Get Those Heels Down! Innovative Ways to Deal with Toe Walking

toe-walking-tag-point

This article was first published as a cover article in Autism Parenting Magazine Issue #51, Aug 2016

We’ve all seen children with autism who engage in toe-walking: the child walks on his or her toes or the ball of foot without putting much weight on the heel or any other part of the foot. Toe walking is so common that it has become one of the early indicators for a potential autism diagnosis.

When we first see it, we may feel amused. However, when we see it go on and on, we may feel concerned. Should we be concerned?

Prolonged toe walking through childhood can lead to physical problems:

  • Tightening of the heel chords
  • Incorrect foot position
  • Abnormal stress on the bones and ligaments in the knees, hips, and lower back (Yoell, 2001).

 Toe walking can lead to social problems:

  • Toe walking can make walking long distances very tiring
  • Children may have trouble keeping up with family and friends
  • It can create problems with shoes; they get worn down quickly in odd places or may be difficult to fit (Unity Therapy, 2016)

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Peer-reviewed study published on TAGteach and autism

autism journal coverAngela Persicke, Marianne Jackson, Amanda N. Adams. 2013. Brief Report: An Evaluation of TAGteach Components to Decrease Toe-Walking in a 4-Year-Old Child with Autism. Journal of Autism and Developmental Disorders. Sept 2013.

Abstract

The current study evaluated the effectiveness of using a modified TAGteach™ procedure and correction to decrease toe-walking in a 4-year-old boy with autism. Two conditions were analyzed: correction alone and correction with an audible conditioned reinforcing stimulus. Correction alone produced minimal and inconsistent decreases in toe-walking but correction with an audible conditioned stimulus proved most effective in reducing this behavior. This has implications for decreasing toe-walking in other children with autism and may be easily used by teachers and parents.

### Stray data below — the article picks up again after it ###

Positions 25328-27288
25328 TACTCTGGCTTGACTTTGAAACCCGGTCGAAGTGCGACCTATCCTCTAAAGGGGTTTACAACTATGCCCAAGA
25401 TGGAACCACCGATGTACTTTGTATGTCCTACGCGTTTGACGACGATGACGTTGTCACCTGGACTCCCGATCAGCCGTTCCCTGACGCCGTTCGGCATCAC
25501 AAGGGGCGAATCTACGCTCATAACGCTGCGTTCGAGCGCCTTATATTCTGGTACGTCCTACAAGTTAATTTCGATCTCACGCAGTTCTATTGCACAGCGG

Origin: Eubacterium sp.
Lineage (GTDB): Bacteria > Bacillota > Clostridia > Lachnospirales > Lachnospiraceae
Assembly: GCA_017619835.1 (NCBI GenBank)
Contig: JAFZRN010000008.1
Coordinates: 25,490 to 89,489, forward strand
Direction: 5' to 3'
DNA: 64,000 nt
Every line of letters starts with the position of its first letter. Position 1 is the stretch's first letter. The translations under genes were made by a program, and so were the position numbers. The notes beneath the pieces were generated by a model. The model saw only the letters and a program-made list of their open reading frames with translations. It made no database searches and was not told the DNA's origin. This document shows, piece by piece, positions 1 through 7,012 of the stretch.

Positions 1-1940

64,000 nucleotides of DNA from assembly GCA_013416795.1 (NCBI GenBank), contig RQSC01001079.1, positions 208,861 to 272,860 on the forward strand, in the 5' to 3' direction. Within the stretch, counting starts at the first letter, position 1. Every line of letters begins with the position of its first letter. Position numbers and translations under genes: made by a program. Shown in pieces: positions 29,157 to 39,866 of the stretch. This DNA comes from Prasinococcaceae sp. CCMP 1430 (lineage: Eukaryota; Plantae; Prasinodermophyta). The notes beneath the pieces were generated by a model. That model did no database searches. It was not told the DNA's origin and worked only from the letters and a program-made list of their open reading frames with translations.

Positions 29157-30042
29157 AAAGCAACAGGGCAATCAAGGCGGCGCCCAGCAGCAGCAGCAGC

Click here for more info (choose – “look inside” to see the 1st two pages)

What is TAGteach?

TAGteach stands for Teaching with Acoustical Guidance. TAGteach is a teaching and communication method based on the scientific principles of Applied Behavior Analysis (ABA).

TAGteach enables extremely precise positive reinforcement of behavior by using an acoustical signal to “mark” the behavior – at the precise moment the child performs the behavior! The acoustical signal is a short, sharp sound made by a handheld device (the “tagger”). When the child performs the correct action, the parent/instructor immediately presses the button on the tagger and hands over a treat (candy, treat, token, praise, social recognition, or money) as a reinforcer.

With TAGteach, it is easy to reinforce behaviors precisely, quickly, and intensively. The immediate, accurate feedback and positive reinforcement result in the child performing the correct action more often, and for longer periods of time. With immediate feedback and learning tasks broken down into small steps, children (and adults) can learn many new skills with TAGteach — at their own pace.

autism, ABA, positive reinforcementFor more information visit the TAGteach website.

Join the free TAGteach Yahoo Group.

TAGteach taggers are available here.

See Martha’s book about TAGteach for Autism or feel free to ask me a question (with no obligation).

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